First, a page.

Lauren Olsen - International Relations intern from Brigham Young University, USA
The results of Spain’s recent election were a disappointment for some, a surprise for many, and a lesson for all. For the first time since the restoration of democracy after Franco, a far-right party gained representation in the Spanish parliament. The center-right PP suffered a disastrous loss. Its efforts to recover its voters from Vox pushed many of its more moderate voters to favor the more central party, Ciudanos instead. PSOE, the left-wing socialist party, reaped major benefits from these internal divisions of the right.
These important results are significant, not only for Spain, but also because of what they mean for Europe. They indicate changing social and political tides that extend far beyond the borders of Spain and even beyond Europe. As the European elections approach at the end of this month, citizens and policymakers alike must cautiously consider the implications of Spain’s elections. The rapid and relatively unexpected success of Vox, the new far-right party in the Spanish parliament, is only one example of a larger, dangerous trend throughout Europe.
As an illustration, Figure 1 to the left shows the strength of right-wing populist parties in each country in Europe. It is certainly alarming that nearly all of the EU member states have a degree of far-right representation in their national parliaments, but the dark blue belt from Italy up through Eastern Europe is particularly worrisome.
What does this tide of populist sentiment mean for the upcoming European elections? Nationalist, anti-immigrant parties have been gaining traction in national legislatures across Europe for several years, both from the left and the right. However, they may gain even more influence in the European Parliament during this year’s elections than they have in their own countries.
This outcome is possible due to a phenomenon known as the “second-order election theory.” The theory asserts that elections for the European Parliament are often viewed as less important and less relevant than national elections. In this sense, they are considered ‘second-order’ elections. Consequently, national issues often dominate European elections more than collective European issues. Voter turnout is also consistently much lower for European elections than for national elections, and this is increasingly true in recent years. In Spain for example, voter turnout for national elections has remained relatively constant for decades, as shown by the dark line in Figure 2. In contrast, Spanish participation in European elections, the lighter line, has been consistently falling since the turn of the century.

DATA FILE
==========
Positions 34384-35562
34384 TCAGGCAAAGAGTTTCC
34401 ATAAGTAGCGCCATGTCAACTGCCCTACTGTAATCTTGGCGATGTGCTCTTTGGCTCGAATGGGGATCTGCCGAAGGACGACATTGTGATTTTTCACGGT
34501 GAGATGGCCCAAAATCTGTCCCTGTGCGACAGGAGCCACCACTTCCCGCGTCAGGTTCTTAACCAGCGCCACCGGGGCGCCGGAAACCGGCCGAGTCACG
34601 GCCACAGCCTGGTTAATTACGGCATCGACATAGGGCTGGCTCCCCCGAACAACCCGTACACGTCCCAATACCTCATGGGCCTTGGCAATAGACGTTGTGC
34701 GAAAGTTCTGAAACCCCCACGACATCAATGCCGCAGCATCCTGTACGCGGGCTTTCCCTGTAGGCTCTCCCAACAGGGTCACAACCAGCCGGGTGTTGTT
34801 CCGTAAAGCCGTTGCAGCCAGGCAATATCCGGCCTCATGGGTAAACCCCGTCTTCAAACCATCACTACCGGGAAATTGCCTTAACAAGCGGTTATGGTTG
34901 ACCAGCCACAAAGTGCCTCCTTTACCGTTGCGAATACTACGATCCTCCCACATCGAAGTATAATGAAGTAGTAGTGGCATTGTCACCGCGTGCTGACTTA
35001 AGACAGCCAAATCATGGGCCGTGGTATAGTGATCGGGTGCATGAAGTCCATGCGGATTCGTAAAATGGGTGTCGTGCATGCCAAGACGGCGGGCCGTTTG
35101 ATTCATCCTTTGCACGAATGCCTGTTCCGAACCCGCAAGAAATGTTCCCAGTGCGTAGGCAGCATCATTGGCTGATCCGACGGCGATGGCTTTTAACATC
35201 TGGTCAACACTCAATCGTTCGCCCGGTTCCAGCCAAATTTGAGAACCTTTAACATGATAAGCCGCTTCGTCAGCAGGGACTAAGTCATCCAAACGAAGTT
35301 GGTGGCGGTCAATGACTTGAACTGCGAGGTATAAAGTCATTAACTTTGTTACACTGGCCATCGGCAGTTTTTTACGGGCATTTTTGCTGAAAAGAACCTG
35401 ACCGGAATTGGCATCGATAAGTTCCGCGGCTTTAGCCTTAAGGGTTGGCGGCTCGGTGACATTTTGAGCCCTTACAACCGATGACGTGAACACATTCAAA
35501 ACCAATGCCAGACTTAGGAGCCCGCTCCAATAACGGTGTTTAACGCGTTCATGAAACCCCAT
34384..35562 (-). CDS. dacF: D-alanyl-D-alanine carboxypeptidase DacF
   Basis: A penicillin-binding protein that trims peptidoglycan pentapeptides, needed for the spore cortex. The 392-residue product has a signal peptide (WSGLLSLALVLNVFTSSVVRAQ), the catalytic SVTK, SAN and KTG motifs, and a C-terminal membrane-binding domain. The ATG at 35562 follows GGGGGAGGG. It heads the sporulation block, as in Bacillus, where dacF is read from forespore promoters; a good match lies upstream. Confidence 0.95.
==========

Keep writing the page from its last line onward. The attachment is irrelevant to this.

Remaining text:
Because European elections are often viewed as ‘second-order,’ more moderate populations tend to be underrepresented in the European parliament. Historically, the most politically active groups at the European level are those with the most grievances. Consequently, smaller protest parties generally fare better than large mainstream parties in European elections.
The current political climate has only exacerbated this problem. Mass immigration, terrorism, and economic woes are just a few of the problems that have driven more radical ideas onto center stage. In reality, the voting population as a whole does not necessarily favor radical solutions to Europe’s problems, but many feel unsatisfied with the current approach. Brexit is an extreme illustration of what can go wrong when voter concerns go unresolved. With no end to the current difficulties in sight, radical solutions will likely continue to attract many voters.
To be sure, today’s European politicians face some very daunting obstacles. There are no simple solutions, even if far-right parties claim there are. However, the results of Spain’s national elections illustrate the high costs when mainstream politicians fail to rectify these overwhelming grievances. As the elections approach, European politicians and citizens alike need to consider the warning from Spain’s election results. This is no time to be divided. It is no time for second-order elections. It’s time to learn from the lesson Vox has taught us in Spain—when we are divided, we lose to populism every time.